The U.S. won’t let a proposal for Syria to turn over its chemical weapons to international control become an excuse for inaction, U.S. Secretary of State John Kerry said.
“We’re waiting for that proposal, but we’re not waiting for long,” Kerry told the House Armed Services Committee today. “It has to be swift, it has to be real, it has to be verifiable. It cannot be a delaying tactic.”
The “credible threat of force” by the U.S. is the only reason that Syria and its ally, Russia, are even considering a possible diplomatic solution, Kerry said.
While Kerry said that the U.S. threat is more effective if Congress acts on President Barack Obama’s determination to hold Syria accountable for an Aug. 21 chemical weapons attack, he said Obama may want to “chat with the leadership” of Congress about whether to hold off on votes he requested authorizing force.
The bid by Russia yesterday to disarm Damascus of its chemical agents stockpile shifted the terms of debate in a hearing that had been scheduled last week.
Defense Secretary Chuck Hagel said he’s “hopeful” that Russia’s proposal for international control of Syria’s chemical weapons “could be a real solution to this crisis” that might avert a military strike.
“Yet we must be very clear-eyed and ensure it is not a stalling tactic by Syria and its Russian patrons,” Hagel told the committee.
“Congress has a responsibility to continue this important debate on authorizing the use of force” against the regime of Syrian President Bashar al-Assad, Hagel said.
Obama plans to explain his position on Syria and the need for a military strike in a nationally televised address from the White House tonight at 9 p.m. Washington time.
The president said yesterday that a U.S. attack on Syria “absolutely” would be put on hold if Assad followed through on Russia’s proposal to surrender his chemical weapons to international authority.
“We have to be skeptical because this is not how we’ve seen them operate over the last couple of years,” Obama said of Syria in an interview with NBC News broadcast last night.
The proposal emerged by surprise yesterday after Kerry remarked at a news conference in London that Syria could avoid a strike by giving up its chemical weapons. Kerry immediately added that Assad “isn’t about to do it, and it can’t be done, obviously.”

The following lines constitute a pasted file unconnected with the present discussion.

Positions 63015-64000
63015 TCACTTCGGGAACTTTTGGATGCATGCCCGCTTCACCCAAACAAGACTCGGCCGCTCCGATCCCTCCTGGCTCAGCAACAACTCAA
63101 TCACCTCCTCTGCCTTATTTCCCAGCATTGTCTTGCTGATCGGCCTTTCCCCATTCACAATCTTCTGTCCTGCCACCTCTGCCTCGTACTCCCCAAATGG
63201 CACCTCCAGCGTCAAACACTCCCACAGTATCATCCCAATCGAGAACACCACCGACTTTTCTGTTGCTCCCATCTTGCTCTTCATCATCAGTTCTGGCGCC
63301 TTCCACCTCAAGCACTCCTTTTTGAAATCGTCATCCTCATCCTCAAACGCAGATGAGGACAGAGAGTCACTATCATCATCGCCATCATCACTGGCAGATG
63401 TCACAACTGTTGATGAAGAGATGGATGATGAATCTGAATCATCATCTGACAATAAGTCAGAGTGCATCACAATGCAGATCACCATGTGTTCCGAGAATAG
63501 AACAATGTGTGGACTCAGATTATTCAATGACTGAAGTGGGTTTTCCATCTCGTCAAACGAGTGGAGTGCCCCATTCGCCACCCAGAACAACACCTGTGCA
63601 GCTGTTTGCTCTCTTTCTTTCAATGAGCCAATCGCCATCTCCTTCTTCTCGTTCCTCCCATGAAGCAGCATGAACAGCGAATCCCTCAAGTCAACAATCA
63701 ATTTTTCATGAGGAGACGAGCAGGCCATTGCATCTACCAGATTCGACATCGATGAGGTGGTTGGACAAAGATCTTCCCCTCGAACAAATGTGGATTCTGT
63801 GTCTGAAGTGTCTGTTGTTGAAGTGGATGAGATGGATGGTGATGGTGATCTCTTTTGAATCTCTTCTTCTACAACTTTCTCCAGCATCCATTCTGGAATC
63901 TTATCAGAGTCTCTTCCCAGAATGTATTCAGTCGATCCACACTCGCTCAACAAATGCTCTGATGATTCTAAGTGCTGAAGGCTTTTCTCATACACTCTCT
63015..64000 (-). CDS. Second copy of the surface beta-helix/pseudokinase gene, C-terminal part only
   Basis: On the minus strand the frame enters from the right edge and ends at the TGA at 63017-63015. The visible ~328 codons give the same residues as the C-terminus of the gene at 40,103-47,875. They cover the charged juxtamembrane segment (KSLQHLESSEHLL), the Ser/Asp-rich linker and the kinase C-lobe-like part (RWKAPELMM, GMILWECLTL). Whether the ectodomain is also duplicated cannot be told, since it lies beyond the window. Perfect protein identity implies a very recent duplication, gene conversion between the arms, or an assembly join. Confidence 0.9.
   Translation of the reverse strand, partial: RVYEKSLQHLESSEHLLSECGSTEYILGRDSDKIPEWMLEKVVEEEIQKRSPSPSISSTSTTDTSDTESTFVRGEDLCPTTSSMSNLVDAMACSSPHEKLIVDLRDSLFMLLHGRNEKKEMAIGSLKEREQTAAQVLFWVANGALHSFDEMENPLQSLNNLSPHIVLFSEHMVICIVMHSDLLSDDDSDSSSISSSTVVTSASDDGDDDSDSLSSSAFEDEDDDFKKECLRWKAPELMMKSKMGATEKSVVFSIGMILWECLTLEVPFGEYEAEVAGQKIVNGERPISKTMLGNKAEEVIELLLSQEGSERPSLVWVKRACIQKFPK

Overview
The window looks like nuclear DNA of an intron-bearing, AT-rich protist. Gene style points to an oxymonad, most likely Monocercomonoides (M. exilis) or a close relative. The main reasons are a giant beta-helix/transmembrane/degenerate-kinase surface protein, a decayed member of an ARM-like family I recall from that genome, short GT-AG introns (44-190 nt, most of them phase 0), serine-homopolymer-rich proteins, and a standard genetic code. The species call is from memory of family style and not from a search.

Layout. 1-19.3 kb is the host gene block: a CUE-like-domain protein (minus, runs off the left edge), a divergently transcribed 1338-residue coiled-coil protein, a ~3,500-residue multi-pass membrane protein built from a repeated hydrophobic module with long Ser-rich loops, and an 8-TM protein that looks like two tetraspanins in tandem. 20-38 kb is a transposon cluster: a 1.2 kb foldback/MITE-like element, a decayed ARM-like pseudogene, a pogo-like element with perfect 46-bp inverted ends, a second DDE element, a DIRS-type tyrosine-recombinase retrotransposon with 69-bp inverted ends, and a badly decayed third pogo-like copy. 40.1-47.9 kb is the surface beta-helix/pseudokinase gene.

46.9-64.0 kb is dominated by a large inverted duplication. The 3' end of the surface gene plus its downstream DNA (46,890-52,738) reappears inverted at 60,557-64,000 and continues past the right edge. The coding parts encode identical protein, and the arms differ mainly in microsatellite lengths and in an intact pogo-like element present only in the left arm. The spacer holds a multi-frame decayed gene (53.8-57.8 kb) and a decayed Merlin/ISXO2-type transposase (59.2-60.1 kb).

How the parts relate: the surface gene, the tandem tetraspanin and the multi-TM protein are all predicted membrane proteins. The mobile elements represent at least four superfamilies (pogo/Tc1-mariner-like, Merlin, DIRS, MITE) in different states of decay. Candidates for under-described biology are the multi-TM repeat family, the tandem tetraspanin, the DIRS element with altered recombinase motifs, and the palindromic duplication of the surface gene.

The suggestion took on a life of its own after Russia seized on it, Syria quickly embraced it, and lawmakers said it deserved consideration. Obama described Russia’s proposal as a potential “breakthrough” in a series of television network interviews yesterday, while adding that he would have to see the details.
Today, Kerry sought to portray his comment as the start of a U.S. initiative rather than an offhand remark. He said “we challenged the regime” to turn over its chemical weapons.
France said today it will submit Russia’s plan to the United Nations Security Council for a resolution demanding that Syria place its chemical arms under international control.
The draft resolution will call for Assad to be punished for the attack that the U.S. and allies say was carried out by the regime, French Foreign Minister Laurent Fabius said in Paris.
The Russian proposal must not be allowed to become a “diversion,” and the submission to the UN will help “nail down” the proposal, Fabius said.
Russia and the U.S. have been on opposing sides of the Syrian civil war, which has killed at least 100,000 people since March 2011. Assad’s army receives military supplies from Russia, a decades-old ally. The U.S. backs the rebels fighting to oust him and has signaled it may escalate support by sending weapons.
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